To start, I was curious what computer science-- and more specifically, his specialty, computer vision-- looked like when he first entered the field.
ERIC GRIMSON: I started in computer vision 47 years ago. And so it's fun to see where it's come over 47 years. In 1975, it didn't do very much. AI was something you scraped off the bottom of your shoe. And today, it's everywhere. It literally was punch cards, which you only now see in museums.
The experience was, you would go to what's called a teletype. You would type in these things. It would be a set of punch cards which have holes in them that would then get read in order to read in instructions. If you wanted to run a program, you got a budget because it cost to run on a computer. If you had an infinite loop in your code, you were in deep trouble. Because it would just keep running and burn up all of your budget, and you were done for the rest of the term.
To run it, you submitted your deck to an office. And you waited an hour, and you came back to get your printout. You can imagine, this was not fun. Students used to walk around with these boxes of punch cards in them. And the worst thing that would happen would be you trip and fall, and your cards now are spread out all over the floor. And you have no idea how to put them back into order. You don't want to program that way.
SARAH HANSEN: Clearly, we've come a long way since then. Now we have autonomous vehicles, face recognition, even technology-assisted surgery.
ERIC GRIMSON: We built some of the pioneering systems for what's often referred to as image-guided surgery. The idea is, subject sadly has a brain tumor. It needs to come out. You want the surgeon to get it out without doing any other damage. Subject will go through an MR scan. We'll build a very detailed three-dimensional model of that subject, so all of the different tissues. Here's cerebrospinal fluid. Here's skull. Here's white matter, gray matter. Here's motor cortex. Here's the tumor.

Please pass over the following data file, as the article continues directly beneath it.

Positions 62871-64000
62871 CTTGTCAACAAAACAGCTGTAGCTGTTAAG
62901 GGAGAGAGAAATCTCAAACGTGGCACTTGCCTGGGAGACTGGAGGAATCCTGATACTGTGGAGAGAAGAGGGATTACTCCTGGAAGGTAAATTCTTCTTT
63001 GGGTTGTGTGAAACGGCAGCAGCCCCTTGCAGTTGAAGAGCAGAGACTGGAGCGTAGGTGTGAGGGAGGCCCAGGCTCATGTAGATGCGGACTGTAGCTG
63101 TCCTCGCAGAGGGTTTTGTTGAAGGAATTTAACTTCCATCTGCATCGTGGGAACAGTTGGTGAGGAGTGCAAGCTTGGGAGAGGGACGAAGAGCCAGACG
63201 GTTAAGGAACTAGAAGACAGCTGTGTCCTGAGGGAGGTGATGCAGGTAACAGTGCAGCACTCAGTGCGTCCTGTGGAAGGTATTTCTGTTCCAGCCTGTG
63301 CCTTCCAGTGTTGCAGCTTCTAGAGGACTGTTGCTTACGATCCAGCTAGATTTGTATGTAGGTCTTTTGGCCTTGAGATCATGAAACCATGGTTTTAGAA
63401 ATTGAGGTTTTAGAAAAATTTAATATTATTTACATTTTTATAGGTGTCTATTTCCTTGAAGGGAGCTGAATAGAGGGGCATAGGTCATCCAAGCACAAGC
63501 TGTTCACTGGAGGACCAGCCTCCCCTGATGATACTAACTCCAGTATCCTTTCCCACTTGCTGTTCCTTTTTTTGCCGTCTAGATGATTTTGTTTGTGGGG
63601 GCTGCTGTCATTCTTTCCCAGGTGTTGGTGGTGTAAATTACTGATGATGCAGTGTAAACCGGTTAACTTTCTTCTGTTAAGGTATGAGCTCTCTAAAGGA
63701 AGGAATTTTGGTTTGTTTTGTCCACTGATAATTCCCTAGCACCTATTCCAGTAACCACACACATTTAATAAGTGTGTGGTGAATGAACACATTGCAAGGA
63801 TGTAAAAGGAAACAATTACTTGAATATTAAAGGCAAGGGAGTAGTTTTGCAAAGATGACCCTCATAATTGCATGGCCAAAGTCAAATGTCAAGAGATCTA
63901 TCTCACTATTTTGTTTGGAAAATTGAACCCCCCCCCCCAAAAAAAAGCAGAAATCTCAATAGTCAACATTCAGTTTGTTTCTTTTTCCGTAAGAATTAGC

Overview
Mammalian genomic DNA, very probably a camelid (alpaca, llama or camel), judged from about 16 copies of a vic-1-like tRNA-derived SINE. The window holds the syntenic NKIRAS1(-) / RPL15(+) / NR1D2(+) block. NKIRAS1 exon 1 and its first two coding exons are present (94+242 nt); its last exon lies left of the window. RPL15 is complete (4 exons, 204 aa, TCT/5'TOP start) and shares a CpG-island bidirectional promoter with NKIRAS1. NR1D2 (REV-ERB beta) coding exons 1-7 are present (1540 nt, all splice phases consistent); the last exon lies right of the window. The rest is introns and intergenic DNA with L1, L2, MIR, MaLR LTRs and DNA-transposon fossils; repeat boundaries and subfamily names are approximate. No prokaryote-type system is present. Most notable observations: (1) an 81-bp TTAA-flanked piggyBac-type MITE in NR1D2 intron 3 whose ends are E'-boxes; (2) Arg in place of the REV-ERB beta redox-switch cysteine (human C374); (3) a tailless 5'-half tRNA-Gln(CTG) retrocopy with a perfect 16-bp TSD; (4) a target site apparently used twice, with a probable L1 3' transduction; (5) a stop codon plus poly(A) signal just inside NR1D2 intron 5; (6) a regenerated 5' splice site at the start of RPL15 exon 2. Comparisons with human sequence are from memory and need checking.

Then we very accurately align that with the actual patient on the operating table. And it lets the surgeon have X-ray vision. They can see inside the patient. They can operate through very narrow openings, but it's as if they see the entire patient opened up.
SARAH HANSEN: Helping people enhance their skills and abilities is something Eric cares deeply about. I asked him about bringing people into the field who might not ever have considered a career in computer science.
ERIC GRIMSON: One of the things I love about MIT is that I think there's a deep-held belief that anybody with enough curiosity ought to be able to explore a field. And we ought to be able to teach at a level that opens it up to them.
Now, this is a little bit misleading. You want to do quantum physics, you need some math background. But to me, when I hear young people say, "I'm not good at this," or, "I really don't think I could do that," my reaction is, you haven't given it a chance. My career at MIT, I've almost always taught large introductory courses. My colleagues tell me it's because I'm not capable of teaching advanced courses. But my view is, that's the place where you can reach out and grab somebody's interest.
SARAH HANSEN: One of the most important things about teaching an introductory course is making sure your audience can grasp the material. This is something Eric gives serious thought to. And it's part of what makes him such an effective instructor.